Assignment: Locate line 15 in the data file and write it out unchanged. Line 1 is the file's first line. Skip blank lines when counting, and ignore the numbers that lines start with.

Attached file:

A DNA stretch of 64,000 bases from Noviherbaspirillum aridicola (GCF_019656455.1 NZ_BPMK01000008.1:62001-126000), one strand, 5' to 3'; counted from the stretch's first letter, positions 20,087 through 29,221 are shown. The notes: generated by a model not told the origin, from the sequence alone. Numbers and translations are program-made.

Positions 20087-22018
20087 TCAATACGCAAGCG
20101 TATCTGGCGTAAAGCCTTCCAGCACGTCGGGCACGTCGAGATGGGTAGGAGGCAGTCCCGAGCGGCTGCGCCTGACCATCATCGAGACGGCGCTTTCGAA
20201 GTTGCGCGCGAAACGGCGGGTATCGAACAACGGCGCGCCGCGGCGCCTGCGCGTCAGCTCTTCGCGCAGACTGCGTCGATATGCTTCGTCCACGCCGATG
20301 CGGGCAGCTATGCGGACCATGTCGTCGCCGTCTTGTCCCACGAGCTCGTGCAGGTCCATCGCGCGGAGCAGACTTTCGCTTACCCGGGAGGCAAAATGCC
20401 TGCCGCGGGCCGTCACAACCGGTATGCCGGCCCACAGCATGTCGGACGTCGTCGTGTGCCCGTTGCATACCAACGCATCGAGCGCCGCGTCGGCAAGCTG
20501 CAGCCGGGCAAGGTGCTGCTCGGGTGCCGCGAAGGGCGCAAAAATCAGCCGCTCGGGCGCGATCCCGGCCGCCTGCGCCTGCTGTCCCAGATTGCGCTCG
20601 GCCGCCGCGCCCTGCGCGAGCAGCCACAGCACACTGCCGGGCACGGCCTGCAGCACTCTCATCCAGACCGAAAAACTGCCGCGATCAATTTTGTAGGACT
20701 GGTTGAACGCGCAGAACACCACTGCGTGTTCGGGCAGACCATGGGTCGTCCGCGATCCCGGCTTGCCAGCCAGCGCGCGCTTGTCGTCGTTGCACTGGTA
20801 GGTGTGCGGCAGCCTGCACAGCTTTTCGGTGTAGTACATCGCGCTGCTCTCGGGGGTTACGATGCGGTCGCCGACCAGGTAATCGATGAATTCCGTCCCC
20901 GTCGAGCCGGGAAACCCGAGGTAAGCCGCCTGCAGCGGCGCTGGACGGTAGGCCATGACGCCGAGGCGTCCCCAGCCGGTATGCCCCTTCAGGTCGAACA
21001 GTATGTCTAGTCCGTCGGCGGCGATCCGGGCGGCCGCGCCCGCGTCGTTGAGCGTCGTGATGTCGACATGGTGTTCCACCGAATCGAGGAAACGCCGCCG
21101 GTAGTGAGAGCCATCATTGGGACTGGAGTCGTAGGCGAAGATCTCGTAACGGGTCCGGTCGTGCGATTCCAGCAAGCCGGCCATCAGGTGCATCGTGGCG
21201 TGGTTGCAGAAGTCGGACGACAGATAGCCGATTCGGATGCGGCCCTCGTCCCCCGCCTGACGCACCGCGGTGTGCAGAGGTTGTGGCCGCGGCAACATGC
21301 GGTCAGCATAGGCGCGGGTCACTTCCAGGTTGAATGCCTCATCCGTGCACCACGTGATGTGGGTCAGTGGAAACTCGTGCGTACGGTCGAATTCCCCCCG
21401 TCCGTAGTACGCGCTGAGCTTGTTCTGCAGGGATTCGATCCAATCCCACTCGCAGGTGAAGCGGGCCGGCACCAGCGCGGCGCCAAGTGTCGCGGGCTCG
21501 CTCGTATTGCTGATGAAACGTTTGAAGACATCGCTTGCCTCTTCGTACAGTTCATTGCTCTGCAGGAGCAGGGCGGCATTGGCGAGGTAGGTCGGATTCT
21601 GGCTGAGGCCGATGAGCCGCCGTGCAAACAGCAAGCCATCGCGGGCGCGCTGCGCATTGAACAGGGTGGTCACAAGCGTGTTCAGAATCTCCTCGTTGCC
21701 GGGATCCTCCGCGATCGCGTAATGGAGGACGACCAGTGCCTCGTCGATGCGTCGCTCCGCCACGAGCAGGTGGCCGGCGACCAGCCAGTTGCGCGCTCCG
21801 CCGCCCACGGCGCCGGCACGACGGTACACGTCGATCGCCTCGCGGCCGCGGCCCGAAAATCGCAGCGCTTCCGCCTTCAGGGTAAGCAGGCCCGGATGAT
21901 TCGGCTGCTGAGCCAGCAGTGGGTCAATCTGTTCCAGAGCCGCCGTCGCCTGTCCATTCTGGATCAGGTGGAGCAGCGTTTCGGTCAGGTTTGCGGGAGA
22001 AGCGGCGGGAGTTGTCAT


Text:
21201 TGGTTGCAGAAGTCGGACGACAGATAGCCGATTCGGATGCGGCCCTCGTCCCCCGCCTGACGCACCGCGGTGTGCAGAGGTTGTGGCCGCGGCAACATGC